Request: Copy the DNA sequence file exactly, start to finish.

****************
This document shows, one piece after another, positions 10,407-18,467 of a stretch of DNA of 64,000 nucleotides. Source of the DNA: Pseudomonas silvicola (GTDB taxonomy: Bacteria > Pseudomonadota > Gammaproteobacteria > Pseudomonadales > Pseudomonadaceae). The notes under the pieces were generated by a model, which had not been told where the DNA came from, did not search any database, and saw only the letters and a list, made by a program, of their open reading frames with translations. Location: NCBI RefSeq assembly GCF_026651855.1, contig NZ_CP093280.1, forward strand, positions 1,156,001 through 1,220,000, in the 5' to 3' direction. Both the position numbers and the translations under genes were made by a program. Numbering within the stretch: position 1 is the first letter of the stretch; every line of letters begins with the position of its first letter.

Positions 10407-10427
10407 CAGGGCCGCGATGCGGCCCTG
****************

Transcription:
This document shows, one piece after another, positions 10,407-18,467 of a stretch of DNA of 64,000 nucleotides. Source of the DNA: Pseudomonas silvicola (GTDB taxonomy: Bacteria > Pseudomonadota > Gammaproteobacteria > Pseudomonadales > Pseudomonadaceae). The notes under the pieces were generated by a model, which had not been told where the DNA came from, did not search any database, and saw only the letters and a list, made by a program, of their open reading frames with translations. Location: NCBI RefSeq assembly GCF_026651855.1, contig NZ_CP093280.1, forward strand, positions 1,156,001 through 1,220,000, in the 5' to 3' direction. Both the position numbers and the translations under genes were made by a program. Numbering within the stretch: position 1 is the first letter of the stretch; every line of letters begins with the position of its first letter.

Positions 10407-10427
10407 CAGGGCCGCGATGCGGCCCTG